25-30 August 2019
Henry Ford Building
Europe/Berlin timezone

Simulating Nonlinear Chemical and Physical (CAP) Dynamics of Signal Amplification By Reversible Exchange (SABRE)

Not scheduled
4h
Harnack House and Henry Ford Building

Harnack House and Henry Ford Building

Board: 376
Poster Posters

Speaker

Dr Andrey Pravdivtsev (Section Biomedical Imaging, Molecular Imaging North Competence Center (MOIN CC), Department of Radiology and Neuroradiology, University Medical Center Kiel, Kiel University)

Description

The hyperpolarization of nuclear spins using para-hydrogen (pH2) is a fascinating technique that allows increasing spin polarization and, as a result, the magnetic resonance signal by several orders of magnitude. Entirely new applications become available. Signal Amplification By Reversible Exchange (SABRE) is a relatively new method that is based on the reversible exchange of a substrate, catalyst and para-hydrogen. SABRE is particularly interesting for in vivo medical or industrial applications e.g., fast and low-cost trace analysis or continuous signal enhancement. Ever since its discovery, many attempts were undertaken to model and understand SABRE, with various degrees of simplifications.
In this work, we reduce the simplifications further, taking into account nonlinear chemical and physical (CAP) dynamics. These simulations were realized using an open source software (MOIN spin library). The CAP master equation presented here takes several effects into account, that were hitherto neglected. Explicitly included are now (i) chemical processes (substrate exchange, hydrogen exchange, hydrogen entering and leaving the system), (ii) coherent spin evolution and (iii) relaxation. The model is quite flexible; it is not restricted to a specific magnetic field range, number of spins or other experimental conditions.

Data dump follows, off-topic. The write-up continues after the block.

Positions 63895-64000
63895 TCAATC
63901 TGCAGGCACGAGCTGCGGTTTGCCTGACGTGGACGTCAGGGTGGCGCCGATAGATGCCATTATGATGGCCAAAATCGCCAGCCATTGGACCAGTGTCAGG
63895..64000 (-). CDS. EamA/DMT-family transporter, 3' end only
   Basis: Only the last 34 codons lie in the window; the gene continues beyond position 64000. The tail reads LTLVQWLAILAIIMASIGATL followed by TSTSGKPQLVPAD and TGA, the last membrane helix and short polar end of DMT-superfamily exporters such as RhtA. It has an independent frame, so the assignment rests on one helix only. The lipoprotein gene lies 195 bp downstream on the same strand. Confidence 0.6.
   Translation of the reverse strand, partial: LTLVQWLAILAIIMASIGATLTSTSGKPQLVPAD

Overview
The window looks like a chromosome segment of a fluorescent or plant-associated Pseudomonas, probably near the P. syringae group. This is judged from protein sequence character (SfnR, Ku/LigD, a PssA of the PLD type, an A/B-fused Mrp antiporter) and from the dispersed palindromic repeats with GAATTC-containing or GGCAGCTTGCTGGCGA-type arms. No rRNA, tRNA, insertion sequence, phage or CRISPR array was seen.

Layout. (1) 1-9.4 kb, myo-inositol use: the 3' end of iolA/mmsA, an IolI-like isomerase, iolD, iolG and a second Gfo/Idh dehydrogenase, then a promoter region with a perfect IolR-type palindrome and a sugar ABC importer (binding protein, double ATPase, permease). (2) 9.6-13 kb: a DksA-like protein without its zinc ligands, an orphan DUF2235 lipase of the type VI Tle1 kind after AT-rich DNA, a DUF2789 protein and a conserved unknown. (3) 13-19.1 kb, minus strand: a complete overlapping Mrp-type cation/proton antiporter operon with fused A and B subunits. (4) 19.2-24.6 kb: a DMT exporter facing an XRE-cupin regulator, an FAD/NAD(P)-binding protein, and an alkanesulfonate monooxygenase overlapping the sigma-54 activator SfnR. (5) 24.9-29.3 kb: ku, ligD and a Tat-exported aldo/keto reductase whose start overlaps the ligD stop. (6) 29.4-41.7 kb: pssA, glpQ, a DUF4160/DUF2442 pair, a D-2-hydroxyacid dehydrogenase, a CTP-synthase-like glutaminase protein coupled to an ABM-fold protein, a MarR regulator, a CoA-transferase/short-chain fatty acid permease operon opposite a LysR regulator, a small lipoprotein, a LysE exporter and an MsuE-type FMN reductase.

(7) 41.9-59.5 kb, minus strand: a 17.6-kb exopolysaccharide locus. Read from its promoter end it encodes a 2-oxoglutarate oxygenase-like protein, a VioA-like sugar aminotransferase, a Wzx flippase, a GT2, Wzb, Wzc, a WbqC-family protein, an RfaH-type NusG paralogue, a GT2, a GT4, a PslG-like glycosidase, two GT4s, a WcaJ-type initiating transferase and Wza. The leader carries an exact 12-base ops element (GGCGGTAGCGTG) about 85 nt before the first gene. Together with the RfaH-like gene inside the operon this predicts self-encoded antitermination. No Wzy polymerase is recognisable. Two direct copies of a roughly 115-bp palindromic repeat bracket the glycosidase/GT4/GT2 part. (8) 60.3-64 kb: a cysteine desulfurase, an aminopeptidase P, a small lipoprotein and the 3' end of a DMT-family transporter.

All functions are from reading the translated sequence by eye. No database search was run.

Using CAP, we confirmed the experimental observation that an increase of pH2 pressure and flow tremendously increases SABRE polarization. Furthermore, it turned out that the NMR-invisible, transient complex plays a crucial role in the process of hyperpolarization; the NMR properties of the transient complex (J-couplings) drastically change the efficiency of SABRE. Today, little is known about the transient complex, and several parameters had to be guessed (kinetic rates, coupling constants, relaxation rates). This may change in the future if more experimental data become available.
To conclude: the CAP model promises to be very useful for understanding and optimizing SABRE, just as well as to elucidate yet unknown parameters of the SABRE system.

Primary authors

Dr Andrey Pravdivtsev (Section Biomedical Imaging, Molecular Imaging North Competence Center (MOIN CC), Department of Radiology and Neuroradiology, University Medical Center Kiel, Kiel University) Prof. Jan-Bernd Hövener (Section Biomedical Imaging, Molecular Imaging North Competence Center (MOIN CC), Department of Radiology and Neuroradiology, University Medical Center Kiel, Kiel University)

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